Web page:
Independence Day or . . . Whatever
Yesterday (Thursday June 12th) was a holiday in Russia. As Russian Boris Kagarlitsky explained in the Moscow Times: "First it was called Independence Day in 1991, then, in 1994, it was renamed the Day of the Declaration of the Sovereignty of the Russian Federation, and finally, in 2002, Putin again renamed it Russia Day. On this date in 1990, the Congress of People's Deputies of the Soviet Russian Republic adopted a declaration of independence from the Soviet Union."
Kagarlitsky asks an excellent question: "Can you imagine if Britain were to celebrate its independence from India, as if Britain had finally freed itself from India's 200-year yoke?" Because, of course, it wasn't Russia that was the slave of the USSR it was the USSR, and all small constituent states that comprised it, that were the slaves of Russia. "Independence Day" is basically just a massive PR gambit to hide this fact from the prying eyes of anyone who might be interested, to try to sweep Russian oppression during Soviet times of places like Ukraine, Georgia and Belarus under the table, to suggest that Russia was as much victimized by the USSR as anyone.
That's the same outrageous lie that Russians tell about the Ukrainian holocaust that occurred under the rule of Josef Stalin, as we reported earlier this week. Russians pretend that they too perished by the millions from starvation inflicted willfully by Stalin, but they didn't.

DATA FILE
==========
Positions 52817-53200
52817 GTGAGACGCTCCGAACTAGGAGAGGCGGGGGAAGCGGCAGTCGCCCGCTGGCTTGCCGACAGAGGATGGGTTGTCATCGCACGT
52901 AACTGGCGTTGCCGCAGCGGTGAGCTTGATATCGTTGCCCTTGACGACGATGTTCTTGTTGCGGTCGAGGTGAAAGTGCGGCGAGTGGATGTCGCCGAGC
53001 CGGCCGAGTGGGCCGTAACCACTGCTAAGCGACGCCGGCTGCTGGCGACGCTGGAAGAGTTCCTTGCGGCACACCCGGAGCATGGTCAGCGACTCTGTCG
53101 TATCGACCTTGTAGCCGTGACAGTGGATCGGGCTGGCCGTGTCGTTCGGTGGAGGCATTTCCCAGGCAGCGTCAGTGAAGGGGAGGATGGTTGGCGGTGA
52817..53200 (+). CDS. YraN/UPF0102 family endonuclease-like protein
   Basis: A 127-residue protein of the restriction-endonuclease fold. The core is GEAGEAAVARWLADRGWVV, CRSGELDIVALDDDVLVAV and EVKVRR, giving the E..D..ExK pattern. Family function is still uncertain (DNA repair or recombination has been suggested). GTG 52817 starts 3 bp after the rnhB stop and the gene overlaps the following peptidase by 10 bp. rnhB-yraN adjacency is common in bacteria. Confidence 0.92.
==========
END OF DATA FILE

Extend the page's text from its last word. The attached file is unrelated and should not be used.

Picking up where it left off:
And what do we see today? We see a relentless effort by Russia to reacquire domination over its former Soviet slaves states. Time after time, Russia meddles in local elections, and it is menacing Georgia with military provocation that could explode into war at any moment.
Besides that, as Kagarlitsky points out, Russians suddenly realized the implication of their holiday: "After all, the basic idea of the country's newfound independence implied that Russia, as one of the great European nations, had become a state only 20 years ago; this was something too denigrating to imagine for many Russians." And it gets worse: "For some people, June 12 signifies a tragedy because it marks the end of a glorious Soviet era."
The result? Kagarlitsky concludes: "This kind of ambiguity reflects the overall condition in which Russia finds itself today. Despite the current economic boom, the ruling elite cannot find a common national idea or set of values that are able to unite society. Worse, economic growth has actually increased the country's internal divisions and social stratification -- even more so than during the economic stagnation of the 1990s."
In other words, situation normal in Russia: All fouled up. Russia is supposedly a new country, yet it is run by a proud KGB spy who won't give up power, it's national anthem remains the same, and it won't even celebrate the demise of the USSR. In fact, it may weep over it, and it is doing all it can to whip up a new cold war with the West.
NOTE: The Moscow Times continues its deplorable custom of honoring these sham holidays by ceasing publication. Tsk, tsk, tsk.